The tree planting program has been popular, despite being anemically funded for several years. $247,000 is a small amount of money relative to the rest of the Montgomery County budget. In return for this small investment, the trees grow and perform many ecosystem services which are extremely valuable. These include:

-water filtration
-pollution reduction
-providing shade which can often reduce energy use for homeowners
-cooling the air by evapotranspiration
-providing habitat for many kinds of wildlife.

Mature trees can also increase the dollar value of homes; homes with well tended trees tend to attract more interest and can sometimes command a higher price than those on streets which lack leafy canopies.

Many who have voiced anger over the budget cut have expressed dismay at the disconnect between tree planting goals, such as the Million Trees for Maryland sponsored through out the state by Maryland’s Governor Martin O’Malley, and the elimination of the street tree funding in Montgomery County.

Especially appalling is the way that the budget cut was kind of slipped through very quietly during the holidays. According to some sources, the office of County Executive Ike Leggett did not even seek the advice of its own Forest Conservation Advisory Committee before making the decision, and the group was not even alerted before the council vote took place on December 1.

Thursday, December 3, 2009

DC Says: Skip the Bag to Save the River

As noted earlier in the year on this blog, Washington, DC is joining other cities all around the globe in an effort to reduce feral shopping bag pollution.

As of January 1, DC businesses that sell food or alcohol must charge 5 cents for each disposable paper or plastic carryout bag distributed during a purchase.

According to the District Department of the Environment's website, the business keeps 1 cent, or 2 cents if it offers a rebate when you bring your own bag. The remaining 3 or 4 cents go to the new Anacostia River Protection Fund.

DDOE will be administering this fund and will use it to provide reusable bags, educate the public about litter, and support clean up efforts in the Anacostia river.

Concerns have been raised about those with limited income; no one wants to see the grocery bill climb for people who are already feeling the pinch of the tight economy. In an effort to address those concerns, the city is partnering with a large pharmacy chain to provide resuable bags to those who need them the most.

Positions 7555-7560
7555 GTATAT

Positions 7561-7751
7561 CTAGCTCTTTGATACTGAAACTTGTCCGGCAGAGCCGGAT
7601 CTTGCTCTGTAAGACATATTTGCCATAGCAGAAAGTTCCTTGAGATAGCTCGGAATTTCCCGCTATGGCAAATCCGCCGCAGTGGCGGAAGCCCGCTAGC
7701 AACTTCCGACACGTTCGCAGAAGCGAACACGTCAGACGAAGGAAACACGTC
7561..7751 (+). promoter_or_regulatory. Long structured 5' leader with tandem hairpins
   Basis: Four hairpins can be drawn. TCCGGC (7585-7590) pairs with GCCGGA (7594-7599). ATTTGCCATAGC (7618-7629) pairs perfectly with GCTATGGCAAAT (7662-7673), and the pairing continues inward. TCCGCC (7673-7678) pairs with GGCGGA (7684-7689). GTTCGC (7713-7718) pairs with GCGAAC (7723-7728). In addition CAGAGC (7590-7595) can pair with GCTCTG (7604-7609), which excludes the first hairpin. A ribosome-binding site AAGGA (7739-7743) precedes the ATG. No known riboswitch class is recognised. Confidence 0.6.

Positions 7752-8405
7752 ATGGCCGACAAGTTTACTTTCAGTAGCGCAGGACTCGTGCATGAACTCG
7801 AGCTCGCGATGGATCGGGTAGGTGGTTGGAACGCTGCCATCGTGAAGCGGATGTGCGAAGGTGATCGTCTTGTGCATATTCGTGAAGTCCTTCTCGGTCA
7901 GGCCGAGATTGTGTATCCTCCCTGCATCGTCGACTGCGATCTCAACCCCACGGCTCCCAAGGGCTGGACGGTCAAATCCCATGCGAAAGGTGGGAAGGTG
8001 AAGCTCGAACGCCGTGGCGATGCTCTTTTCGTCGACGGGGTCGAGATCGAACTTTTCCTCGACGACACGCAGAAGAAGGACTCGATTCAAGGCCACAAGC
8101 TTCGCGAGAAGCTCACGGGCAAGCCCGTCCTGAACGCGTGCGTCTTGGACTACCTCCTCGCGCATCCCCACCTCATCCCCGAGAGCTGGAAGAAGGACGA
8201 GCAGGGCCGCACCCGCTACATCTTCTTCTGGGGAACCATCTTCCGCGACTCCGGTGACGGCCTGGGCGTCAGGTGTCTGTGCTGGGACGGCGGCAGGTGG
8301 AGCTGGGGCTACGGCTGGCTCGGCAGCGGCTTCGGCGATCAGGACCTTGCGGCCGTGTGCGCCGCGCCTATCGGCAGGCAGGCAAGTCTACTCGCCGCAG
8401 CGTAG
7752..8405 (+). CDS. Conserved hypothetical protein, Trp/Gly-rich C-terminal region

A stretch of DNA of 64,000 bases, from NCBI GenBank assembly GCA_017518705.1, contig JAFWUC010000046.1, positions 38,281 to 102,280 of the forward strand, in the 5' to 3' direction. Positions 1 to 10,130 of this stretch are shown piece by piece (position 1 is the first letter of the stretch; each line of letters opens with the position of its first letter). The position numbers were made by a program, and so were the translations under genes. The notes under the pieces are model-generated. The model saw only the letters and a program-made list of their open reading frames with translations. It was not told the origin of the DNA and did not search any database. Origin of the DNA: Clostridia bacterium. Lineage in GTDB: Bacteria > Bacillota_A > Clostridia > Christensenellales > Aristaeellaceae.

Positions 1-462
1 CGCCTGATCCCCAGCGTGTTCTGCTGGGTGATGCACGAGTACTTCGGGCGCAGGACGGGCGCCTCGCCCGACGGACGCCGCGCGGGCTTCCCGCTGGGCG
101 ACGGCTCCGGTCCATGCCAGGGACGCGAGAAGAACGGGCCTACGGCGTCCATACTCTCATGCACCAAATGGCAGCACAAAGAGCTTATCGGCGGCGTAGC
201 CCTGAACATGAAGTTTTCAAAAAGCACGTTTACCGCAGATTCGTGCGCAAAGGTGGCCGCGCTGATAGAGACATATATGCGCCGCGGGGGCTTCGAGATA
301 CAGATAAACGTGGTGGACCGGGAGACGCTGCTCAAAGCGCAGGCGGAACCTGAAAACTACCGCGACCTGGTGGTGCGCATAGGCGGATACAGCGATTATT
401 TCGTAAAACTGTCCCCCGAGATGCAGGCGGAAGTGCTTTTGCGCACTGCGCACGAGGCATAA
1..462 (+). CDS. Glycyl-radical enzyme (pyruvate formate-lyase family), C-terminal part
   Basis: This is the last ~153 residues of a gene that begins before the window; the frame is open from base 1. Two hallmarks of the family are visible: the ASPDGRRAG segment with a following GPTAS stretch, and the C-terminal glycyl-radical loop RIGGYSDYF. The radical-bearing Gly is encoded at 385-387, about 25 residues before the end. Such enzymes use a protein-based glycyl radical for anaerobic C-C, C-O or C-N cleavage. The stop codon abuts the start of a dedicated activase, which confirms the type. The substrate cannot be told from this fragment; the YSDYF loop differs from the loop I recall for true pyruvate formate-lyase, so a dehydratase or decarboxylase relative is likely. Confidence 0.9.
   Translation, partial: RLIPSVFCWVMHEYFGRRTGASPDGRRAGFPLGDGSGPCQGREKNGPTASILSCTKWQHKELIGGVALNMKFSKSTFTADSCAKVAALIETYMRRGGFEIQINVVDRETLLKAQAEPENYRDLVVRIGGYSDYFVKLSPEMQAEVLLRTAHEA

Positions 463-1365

Personally, I am all for this program because those who feel the tight pinch of the economy are also often forced to live with the fall out of the polluted Anacostia River. This initiative will create a new stream of funding for helping ameliorate some of those problems.

You can find out and help promote these bag give away locations at the DDE's Skip the Bag to Save the River website.

Thursday, November 12, 2009

Cutting Through the FOG

My dishwasher broke a couple of weeks a ago. Luckily, the machine was under warranty, and the repair was pretty easy. The guy simply had to unhook the tubing at the back, and clear the clog that had accumulated in the drain piece.

My family stood like drivers passing an accident scene and rubbernecked while he worked. It was gross and yet fascinating. The repair guy requested a bucket. We obliged, and then watched as the goo splurged and gurgled outward in thick, smelly, blackish abundance. Yuck… whewwie!...the smell was so bad, my kids had to run out of the kitchen holding their noses.

The thing is, we clear our plates pretty well. We aren’t going into the kitchen with whole cakes to put in the dishwasher, like that ad they used to have on tv a few years back.

“Oh,” the repair guy said, seeming like a professorial surgeon standing over a patient undergoing open heart surgery. “This goo here, this is mostly grease and stuff. Gravy, sauce, butter. All that. It builds up.”

All this brought me to think back to something that people who work on clean water issues have been saying lately. Namely, the pipes in our water system are a lot like the little tube at the back of my dishwasher, or the arteries of the human heart. When we put fats, oils and grease down the drain, we are causing some major problems in water infrastructure of the US.

According the Washington Suburban Sanitary Commission (WSSC), when liquids such as grease and oil are poured down the drain, they can quickly harden on the inside of the pipes which carry waste water from our homes. This can cause a back up of sewage and waste water into the house, which is very expensive and messy to fix.

Theses liquids also imperil efforts to achieve clean water in the region. When those big pipes get clogged, sewer overflows occur, which can then lead to untreated sewage entering creeks and rivers. Such pollution is an-all-too common problem all over the Chesapeake Bay watershed.